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The Tarot de la Felicidad (or Tarot of Happiness) is a Spanish, non-traditional tarot deck simplified for questions of love. The major arcana have been renamed and reordered, and there are only nine numbered cards in the minor arcana for a total of 72 cards in the deck.
Tarot de la Nuit is a selection of 79 art pieces from a body of work by French artist Alexandra V. Bach, chosen to match the tarot archetypes. Her art is glossy and darkly romantic, with influences from modern pop culture - Game of Thrones, Vikings, Black Swan and Dracula, to name a few.
Created by a French artist, the Tarot de la Rea resembles the Tarot de Marseilles with its wood-block images and plentiful use of blue and red. It was issued in two versions, "gold" and regular. Both use gold and silver ink on the cards, but the "gold" version has gilt edges.
The Tarot de la Revolution is coloured in red, white and blue and has basic artwork iillustrating the theme of the French revolution. The majors and courts are roughly matched with historical figures and scenes, while the minors have similarities to playing cards.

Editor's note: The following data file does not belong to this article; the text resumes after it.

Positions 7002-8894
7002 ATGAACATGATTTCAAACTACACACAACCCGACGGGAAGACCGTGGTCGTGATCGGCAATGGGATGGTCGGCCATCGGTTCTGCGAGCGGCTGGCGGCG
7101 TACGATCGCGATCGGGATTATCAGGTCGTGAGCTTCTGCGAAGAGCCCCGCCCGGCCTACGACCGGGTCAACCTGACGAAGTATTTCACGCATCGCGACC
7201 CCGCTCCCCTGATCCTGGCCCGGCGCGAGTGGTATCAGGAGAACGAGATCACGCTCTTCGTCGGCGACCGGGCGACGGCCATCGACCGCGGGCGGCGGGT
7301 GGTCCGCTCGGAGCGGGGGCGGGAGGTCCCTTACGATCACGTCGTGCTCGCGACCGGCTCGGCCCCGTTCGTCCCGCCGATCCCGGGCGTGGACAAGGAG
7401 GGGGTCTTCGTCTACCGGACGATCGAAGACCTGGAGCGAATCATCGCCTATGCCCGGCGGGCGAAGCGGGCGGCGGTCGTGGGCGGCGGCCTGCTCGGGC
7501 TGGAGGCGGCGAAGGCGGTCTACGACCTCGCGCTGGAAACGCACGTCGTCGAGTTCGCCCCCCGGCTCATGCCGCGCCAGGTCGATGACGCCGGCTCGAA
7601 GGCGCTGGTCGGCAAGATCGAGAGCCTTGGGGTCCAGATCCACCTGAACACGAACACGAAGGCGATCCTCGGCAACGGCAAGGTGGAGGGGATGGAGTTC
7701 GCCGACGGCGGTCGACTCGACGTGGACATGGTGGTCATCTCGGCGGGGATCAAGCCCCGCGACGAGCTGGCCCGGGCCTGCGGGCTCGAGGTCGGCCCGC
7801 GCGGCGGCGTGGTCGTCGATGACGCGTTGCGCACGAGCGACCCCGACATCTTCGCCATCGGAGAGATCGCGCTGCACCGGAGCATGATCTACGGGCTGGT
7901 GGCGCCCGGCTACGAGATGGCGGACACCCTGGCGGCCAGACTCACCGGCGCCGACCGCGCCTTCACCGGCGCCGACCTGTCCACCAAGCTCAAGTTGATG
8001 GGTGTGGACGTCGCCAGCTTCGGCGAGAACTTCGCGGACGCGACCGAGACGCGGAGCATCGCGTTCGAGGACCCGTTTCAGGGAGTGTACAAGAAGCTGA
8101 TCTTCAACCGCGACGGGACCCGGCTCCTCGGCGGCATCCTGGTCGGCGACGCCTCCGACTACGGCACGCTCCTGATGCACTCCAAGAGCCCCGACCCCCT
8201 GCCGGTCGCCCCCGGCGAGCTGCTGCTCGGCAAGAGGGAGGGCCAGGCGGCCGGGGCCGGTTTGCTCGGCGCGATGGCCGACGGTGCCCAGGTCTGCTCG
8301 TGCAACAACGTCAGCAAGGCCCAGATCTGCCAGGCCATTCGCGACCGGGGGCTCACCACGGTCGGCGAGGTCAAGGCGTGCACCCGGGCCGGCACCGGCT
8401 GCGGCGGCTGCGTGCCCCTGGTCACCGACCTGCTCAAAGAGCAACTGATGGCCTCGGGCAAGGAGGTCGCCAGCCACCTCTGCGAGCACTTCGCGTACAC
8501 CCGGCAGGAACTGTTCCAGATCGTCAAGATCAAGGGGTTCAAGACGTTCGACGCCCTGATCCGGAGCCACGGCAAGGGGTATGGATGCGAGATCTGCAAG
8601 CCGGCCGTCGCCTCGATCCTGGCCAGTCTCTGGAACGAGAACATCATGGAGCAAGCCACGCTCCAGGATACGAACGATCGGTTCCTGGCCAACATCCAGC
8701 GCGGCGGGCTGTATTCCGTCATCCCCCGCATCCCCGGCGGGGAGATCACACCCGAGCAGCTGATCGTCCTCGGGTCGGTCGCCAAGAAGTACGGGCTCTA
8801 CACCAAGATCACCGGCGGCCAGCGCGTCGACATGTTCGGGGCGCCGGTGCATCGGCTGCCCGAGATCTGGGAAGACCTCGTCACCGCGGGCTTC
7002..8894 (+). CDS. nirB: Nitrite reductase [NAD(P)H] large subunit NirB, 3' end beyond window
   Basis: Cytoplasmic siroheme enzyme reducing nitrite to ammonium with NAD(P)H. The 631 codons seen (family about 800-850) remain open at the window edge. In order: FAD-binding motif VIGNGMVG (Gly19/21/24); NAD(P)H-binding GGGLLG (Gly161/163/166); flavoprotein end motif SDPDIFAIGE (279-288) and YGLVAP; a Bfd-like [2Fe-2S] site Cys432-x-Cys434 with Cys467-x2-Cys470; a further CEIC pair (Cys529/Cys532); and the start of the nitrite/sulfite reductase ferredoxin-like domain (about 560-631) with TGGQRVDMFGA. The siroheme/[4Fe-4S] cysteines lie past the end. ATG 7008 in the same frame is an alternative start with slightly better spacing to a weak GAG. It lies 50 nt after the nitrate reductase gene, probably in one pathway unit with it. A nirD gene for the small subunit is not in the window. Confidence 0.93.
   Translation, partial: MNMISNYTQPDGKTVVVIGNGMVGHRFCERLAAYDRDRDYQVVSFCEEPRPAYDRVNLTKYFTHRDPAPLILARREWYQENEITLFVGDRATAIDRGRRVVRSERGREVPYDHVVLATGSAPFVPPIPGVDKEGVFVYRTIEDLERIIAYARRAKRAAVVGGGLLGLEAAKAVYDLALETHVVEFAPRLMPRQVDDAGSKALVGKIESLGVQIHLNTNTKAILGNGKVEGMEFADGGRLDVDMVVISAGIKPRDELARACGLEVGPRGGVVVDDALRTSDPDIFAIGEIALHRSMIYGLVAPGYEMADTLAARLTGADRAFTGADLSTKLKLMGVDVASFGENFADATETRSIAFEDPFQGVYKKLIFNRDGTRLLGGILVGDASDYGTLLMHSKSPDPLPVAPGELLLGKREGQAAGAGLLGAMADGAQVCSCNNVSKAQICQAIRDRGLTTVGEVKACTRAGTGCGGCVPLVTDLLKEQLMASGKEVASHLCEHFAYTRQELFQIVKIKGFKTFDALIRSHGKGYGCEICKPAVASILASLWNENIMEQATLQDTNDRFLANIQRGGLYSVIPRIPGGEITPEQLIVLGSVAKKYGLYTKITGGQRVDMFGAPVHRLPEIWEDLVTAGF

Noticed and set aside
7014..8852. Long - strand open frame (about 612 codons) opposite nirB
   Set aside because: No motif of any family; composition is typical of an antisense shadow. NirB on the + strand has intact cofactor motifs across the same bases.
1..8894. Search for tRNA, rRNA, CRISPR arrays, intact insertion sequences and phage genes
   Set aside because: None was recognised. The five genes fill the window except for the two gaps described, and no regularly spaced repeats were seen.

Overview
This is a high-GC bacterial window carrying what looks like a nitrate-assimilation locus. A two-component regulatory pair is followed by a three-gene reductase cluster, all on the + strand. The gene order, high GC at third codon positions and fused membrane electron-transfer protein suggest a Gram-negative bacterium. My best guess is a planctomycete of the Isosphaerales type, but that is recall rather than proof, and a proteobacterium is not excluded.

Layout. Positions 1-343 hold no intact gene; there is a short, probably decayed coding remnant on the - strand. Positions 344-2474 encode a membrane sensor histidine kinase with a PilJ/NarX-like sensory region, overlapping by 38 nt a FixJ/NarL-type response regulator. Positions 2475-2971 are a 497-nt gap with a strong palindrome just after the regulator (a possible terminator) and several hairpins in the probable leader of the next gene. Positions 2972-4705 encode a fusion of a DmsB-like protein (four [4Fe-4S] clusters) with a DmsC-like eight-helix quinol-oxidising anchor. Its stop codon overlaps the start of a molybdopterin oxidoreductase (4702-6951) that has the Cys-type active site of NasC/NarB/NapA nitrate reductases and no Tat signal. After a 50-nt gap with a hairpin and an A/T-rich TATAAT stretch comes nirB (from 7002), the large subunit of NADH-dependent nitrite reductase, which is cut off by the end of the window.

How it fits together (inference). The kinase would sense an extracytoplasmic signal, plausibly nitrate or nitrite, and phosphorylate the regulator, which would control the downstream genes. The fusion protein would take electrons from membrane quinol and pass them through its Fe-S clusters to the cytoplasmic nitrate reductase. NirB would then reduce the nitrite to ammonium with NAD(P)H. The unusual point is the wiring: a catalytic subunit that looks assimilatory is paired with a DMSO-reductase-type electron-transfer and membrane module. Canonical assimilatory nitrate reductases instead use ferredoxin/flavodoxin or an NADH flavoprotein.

El Tarot de las Brujas is a Spanish deck (the title translates as the Tarot of the Witches). It has 28 cards, 21 of which correspond to the major arcana, and the other 7 show tools common to Witchcraft and are interspersed through the other majors.
The Tarot de Marcelino is a Marseilles-inspired deck in a very quirky and distinct style, from the 'Not-So-Master of Cutesy Cards' (otherwise known as Lynyrd Narciso). It's a full 78-card deck, but does have pips rather than illustrated minor arcana. It's printed in burgundy ink on unbleached paper, and has been published in a limited edition of 70 decks.
Camoin and Jodorowski, French Tarot scholars, have restored crisp detail and outlines in their variation of the Tarot of Marseilles woodcut images.
The Tarot de Marseille published by Dussere reproduces the images of the original 78-card deck by Jean Dodal, dating from 1701 in Lyon, France. Unfortunately the deck is now out of print and difficult to obtain.
The Fournier-published Tarot de Marseille sticks fairly closely to the traditional symbolism but uses much more blended, rich, flowing colour than the early woodcuts. The background colours are also a modern addition.
This Tarot de Marseille, from French publishers Héron, is a modern duplication of Conver's 1760 Marseilles images which now reside in the Bibliothèque Nationale in Paris.